A special screening of the documentary “Telling Amy’s Story” was held prior to ITTTD as a kick-off of the day. Our advocates who attended share their recollections of the event:

From Melissa Kaufman, Volunteer and Training Coordinator for The Hotline and loveisrespect

Our whirlwind trip to New York City started with a viewing of “Telling Amy’s Story,” the documentary from Verizon which follows the timeline of a domestic violence homicide that occurred on November 8, 2001. The viewing was emceed by the co-host of the Today show, Meredith Vieira, and we were able to visit with Meredith and a few others before entering the theater to watch the film.

After the movie was over, we exited the theater into the freezing cold NYC night and walked back to our hotel to get some rest before our next adventure. The following morning, we woke up at 5 a.m., got ready and walked to the Liz Claiborne headquarters for the annual It’s Time to Talk Day. The only people out that early with us on our walk were the street vendors preparing for the day and delivery drivers. We spent the next three hours at Liz Claiborne talking to advocates and experts in the domestic violence field and conducting interviews with a panel of radio hosts and bloggers. It was pretty exciting to be surrounded by the amazing women and men who are doing such tremendous work around teen dating abuse and domestic violence.

So much awareness still needs to be raised around this issue and I hope our time there helped spread the word about the help that is out there for victims at The Hotline and loveisrespect.

From Diane Perez, Hotline Advocate

This year, I had the great opportunity to attend the Liz Claiborne’s It’s Time to Talk Day, which started with a screening of “Telling Amy’s Story” the evening before. I had already seen the documentary but regardless how many times you see it, it’s still just as powerful each time. Meredith Vieira with NBC’s Today emceed the screening, and shared with everyone there that she was a survivor of domestic violence in her college years. I thought it took a lot of courage to tell her story because with domestic violence there is always a lot of shame involved. Meredith sharing her story was powerful because it really speaks to the reality that domestic violence does not discriminate against anyone from any background, and that domestic violence is not just a poor community issue but that it is an epidemic in our country. The next day at the It’s Time to Talk Day event was just as powerful with so many people involved in sharing their voices and speaking up about domestic violence.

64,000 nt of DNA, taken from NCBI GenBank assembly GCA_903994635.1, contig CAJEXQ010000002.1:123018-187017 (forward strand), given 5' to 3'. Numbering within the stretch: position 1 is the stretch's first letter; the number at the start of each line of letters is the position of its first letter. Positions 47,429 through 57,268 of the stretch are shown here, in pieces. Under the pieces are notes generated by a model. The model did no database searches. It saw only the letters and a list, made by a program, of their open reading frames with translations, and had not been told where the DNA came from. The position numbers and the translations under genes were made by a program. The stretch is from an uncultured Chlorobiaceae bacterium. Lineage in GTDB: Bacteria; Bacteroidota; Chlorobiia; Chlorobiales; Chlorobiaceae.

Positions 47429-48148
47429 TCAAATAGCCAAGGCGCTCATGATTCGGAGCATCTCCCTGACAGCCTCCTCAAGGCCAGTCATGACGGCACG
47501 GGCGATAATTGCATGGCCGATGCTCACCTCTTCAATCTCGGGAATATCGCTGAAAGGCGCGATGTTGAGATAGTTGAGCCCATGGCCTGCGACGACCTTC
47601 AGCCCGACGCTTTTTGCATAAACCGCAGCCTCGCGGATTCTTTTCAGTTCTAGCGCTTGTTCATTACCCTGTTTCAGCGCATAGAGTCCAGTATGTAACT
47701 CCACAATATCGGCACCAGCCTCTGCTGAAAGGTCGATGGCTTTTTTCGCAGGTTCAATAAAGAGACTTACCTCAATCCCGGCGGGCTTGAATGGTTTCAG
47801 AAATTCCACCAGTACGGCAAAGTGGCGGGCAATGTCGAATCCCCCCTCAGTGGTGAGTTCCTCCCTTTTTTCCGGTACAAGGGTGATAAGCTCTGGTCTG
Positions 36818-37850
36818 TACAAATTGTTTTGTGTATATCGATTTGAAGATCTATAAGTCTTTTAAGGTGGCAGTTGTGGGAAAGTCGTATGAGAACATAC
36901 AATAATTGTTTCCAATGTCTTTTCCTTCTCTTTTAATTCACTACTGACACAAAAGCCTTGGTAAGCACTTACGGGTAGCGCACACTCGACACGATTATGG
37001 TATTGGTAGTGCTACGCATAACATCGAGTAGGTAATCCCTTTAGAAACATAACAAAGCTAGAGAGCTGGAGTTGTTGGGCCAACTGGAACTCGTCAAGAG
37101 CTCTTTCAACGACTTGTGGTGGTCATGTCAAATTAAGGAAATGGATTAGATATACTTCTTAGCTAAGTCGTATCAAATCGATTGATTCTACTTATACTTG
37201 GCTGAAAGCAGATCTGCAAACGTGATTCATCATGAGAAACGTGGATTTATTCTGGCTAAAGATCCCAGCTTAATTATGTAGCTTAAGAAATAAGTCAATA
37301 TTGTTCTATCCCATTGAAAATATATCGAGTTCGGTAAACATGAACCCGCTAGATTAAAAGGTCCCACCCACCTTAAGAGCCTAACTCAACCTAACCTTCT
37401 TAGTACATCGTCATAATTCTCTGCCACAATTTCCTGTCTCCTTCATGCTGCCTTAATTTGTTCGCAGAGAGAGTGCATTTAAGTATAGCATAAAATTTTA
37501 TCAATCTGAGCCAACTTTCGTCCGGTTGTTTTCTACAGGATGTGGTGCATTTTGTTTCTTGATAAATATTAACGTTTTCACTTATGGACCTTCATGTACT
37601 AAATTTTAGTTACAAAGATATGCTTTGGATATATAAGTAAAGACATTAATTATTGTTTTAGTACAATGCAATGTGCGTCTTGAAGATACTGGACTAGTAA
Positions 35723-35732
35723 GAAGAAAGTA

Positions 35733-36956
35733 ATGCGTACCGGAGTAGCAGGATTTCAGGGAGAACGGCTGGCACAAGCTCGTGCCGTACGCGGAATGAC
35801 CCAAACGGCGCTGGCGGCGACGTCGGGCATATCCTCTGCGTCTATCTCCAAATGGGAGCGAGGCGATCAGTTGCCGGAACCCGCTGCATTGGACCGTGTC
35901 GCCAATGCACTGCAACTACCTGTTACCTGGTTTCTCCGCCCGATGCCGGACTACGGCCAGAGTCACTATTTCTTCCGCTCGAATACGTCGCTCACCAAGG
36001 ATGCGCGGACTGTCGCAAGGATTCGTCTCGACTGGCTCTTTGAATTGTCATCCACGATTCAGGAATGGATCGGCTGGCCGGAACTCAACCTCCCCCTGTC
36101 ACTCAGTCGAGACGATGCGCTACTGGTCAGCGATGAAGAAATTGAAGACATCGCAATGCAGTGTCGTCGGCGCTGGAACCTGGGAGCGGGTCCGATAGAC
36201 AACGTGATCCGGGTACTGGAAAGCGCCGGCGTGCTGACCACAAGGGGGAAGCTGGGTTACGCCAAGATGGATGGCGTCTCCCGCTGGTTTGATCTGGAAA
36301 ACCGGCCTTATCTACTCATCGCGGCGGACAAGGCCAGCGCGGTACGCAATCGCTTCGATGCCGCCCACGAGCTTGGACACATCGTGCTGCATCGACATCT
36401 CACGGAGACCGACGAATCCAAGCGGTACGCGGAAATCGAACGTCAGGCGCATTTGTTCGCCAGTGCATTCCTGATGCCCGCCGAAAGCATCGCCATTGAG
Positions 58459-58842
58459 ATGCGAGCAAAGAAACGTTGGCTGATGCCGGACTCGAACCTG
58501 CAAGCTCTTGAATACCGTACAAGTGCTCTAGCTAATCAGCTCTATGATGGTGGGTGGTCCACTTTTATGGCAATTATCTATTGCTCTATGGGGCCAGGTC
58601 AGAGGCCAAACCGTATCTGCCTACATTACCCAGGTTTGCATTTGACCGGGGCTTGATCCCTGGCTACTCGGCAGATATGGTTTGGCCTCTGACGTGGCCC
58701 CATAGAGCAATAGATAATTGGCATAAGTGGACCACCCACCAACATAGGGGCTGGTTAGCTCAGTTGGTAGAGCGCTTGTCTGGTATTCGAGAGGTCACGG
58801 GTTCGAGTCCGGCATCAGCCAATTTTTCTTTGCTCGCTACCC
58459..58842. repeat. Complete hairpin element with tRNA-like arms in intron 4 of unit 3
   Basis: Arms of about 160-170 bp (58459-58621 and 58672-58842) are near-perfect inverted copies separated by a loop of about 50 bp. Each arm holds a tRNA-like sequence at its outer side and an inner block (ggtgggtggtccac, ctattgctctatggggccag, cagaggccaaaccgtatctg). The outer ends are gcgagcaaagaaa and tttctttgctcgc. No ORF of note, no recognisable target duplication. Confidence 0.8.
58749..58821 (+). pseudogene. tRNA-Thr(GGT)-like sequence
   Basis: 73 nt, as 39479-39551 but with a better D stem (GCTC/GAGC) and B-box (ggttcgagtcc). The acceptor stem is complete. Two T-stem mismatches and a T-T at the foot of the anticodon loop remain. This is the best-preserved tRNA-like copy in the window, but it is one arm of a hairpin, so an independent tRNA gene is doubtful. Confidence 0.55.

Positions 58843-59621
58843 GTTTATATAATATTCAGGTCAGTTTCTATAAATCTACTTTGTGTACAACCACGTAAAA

Information is power and as long as we keep educating and speaking out, we can shine a light on something that can often times be very isolating and lonely.

To learn more about It’s Time to Talk Day, please watch the video below.

It’s Time to Talk Day from Elizabeth Davies on Vimeo.

Photos from the event:


Bookmark and Share


National Domestic Violence Hotline Awareness

It’s Time to Talk About Domestic Violence

For the seventh straight year, Liz Claiborne Inc. is sponsoring It’s Time to Talk Day on December 8, 2010, a day dedicated to ensuring that Americans speak up about a subject that most people simply prefer not to discuss — domestic violence.  Representatives of The Hotline and loveisrespect will join other advocates on “Radio Row” at the Liz Claiborne headquarters in New York City to talk about domestic violence.

This year’s event will begin with a screening of Telling Amy’s Story, a riveting documentary which follows the timeline of a domestic violence homicide that occurred on November 8, 2001.  NBC Today Show co-host, Meredith Vieira, will emcee the screening.  The documentary is narrated by actress and member of The Hotline’s 15th Anniversary Honorary Committee, Mariska Hargitay.

To take part in It’s Time to Talk Day in your community, please consider doing the following:

  • Ask medical offices, hospitals, city offices if you can hang posters which include The Hotline number as a resource
  • Encourage local businesses to hang purple ribbons in their place of business
  • Encourage your local mayor and city council to recognize the day as It’s Time to Talk Day
  • Tweet with the #ITTTD hashtag, post information about It’s Time to Talk Day on Facebook and email your friends with empowering information about domestic violence. Help them know the signs of abuse and that help is available by calling The Hotline at 1-800-799-SAFE (7233)
  • Talk to your friends, co-workers and family about healthy relationships and get the conversation started

For more information on It’s Time to Talk Day, visit Love Is Not Abuse.

National Domestic Violence Hotline Awareness

National Coalition Responds to Recent Tragic Death of University of Virginia Student Yeardley Love